I can't remember where I first read about this book, but I added it to my TBR and I'm glad I did. The story begins as our protagonist Changez meets an American stranger at a cafe in Lahore. He recounts to the American his own experience in America, graduating from Princeton and working in corporate New York City, and his struggle to maintain his old way of life after the 9/11 attacks.
The Reluctant Fundamentalist examines the shifting identity of a Pakistani man who is at odds with both his home country and the country that has been his home for years, America. He is uncertain of his place in the world, both physically and mentally:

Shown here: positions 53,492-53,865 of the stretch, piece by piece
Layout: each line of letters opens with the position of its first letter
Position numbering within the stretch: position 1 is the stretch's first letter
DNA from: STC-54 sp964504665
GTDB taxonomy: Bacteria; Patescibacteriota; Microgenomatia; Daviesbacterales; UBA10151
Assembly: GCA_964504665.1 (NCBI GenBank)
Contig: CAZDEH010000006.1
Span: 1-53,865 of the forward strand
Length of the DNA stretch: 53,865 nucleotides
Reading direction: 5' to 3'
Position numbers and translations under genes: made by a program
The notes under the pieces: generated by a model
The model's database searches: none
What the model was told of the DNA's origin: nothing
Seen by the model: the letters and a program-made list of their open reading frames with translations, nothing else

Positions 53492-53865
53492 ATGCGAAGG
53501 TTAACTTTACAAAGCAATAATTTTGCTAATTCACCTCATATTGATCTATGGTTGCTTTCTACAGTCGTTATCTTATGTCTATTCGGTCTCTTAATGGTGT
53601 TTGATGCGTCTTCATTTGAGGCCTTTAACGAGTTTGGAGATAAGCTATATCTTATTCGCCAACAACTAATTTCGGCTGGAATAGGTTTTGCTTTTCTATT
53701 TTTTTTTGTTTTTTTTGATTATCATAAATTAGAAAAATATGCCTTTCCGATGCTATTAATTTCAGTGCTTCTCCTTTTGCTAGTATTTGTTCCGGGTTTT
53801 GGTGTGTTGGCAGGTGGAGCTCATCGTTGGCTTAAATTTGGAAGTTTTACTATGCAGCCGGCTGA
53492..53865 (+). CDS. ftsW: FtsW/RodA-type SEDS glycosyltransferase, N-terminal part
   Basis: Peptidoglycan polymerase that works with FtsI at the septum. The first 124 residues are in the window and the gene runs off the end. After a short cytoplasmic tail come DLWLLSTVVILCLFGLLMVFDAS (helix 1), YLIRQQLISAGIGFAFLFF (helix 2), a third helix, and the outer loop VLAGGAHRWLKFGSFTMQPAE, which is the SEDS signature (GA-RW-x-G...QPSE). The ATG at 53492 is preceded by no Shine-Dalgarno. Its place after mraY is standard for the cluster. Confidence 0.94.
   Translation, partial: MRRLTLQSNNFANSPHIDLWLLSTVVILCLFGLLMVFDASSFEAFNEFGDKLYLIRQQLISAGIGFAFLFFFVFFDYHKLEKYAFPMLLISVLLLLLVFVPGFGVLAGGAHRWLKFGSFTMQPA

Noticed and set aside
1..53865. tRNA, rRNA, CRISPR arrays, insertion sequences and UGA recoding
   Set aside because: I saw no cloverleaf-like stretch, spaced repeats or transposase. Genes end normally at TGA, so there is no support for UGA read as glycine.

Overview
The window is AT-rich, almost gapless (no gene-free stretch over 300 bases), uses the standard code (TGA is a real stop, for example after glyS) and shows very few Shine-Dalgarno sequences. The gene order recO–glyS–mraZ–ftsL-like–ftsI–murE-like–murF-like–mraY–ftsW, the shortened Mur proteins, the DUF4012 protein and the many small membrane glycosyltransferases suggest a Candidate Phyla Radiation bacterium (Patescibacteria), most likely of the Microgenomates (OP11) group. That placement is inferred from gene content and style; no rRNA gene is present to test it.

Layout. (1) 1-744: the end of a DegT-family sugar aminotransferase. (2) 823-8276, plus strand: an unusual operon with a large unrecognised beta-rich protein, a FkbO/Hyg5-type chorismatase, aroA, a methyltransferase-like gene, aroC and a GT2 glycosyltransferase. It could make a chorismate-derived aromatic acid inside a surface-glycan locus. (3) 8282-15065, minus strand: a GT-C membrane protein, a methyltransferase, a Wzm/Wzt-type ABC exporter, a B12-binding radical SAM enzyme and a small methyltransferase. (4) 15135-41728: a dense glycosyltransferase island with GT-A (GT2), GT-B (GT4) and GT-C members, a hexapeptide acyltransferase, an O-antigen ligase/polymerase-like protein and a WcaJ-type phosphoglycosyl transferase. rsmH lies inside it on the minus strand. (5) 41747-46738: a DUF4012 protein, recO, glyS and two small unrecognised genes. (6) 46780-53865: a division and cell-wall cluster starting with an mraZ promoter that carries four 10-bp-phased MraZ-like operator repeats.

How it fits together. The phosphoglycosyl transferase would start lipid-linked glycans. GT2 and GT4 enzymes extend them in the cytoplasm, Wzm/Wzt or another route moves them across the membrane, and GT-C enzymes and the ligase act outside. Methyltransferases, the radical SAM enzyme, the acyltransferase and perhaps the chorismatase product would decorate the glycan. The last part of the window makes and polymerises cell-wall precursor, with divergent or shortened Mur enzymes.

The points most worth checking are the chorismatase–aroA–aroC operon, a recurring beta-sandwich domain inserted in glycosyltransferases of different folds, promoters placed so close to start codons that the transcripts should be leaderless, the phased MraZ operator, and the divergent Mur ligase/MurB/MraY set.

I was a modern-day janissary, a servant of the American empire at a time when it was invading a country with a kinship to mine and was perhaps even colluding to ensure that my own country faced the threat of war. Of course I was struggling! Of course I felt torn!The structure and conversational tone of the narrative makes the novel quite powerful. It offers a glimpse into the life of Muslim who was proud of his accomplishments and life in the US, but quickly became disenchanted with its inner-workings and at odds with his own identity.
Publisher: Mariner, 2007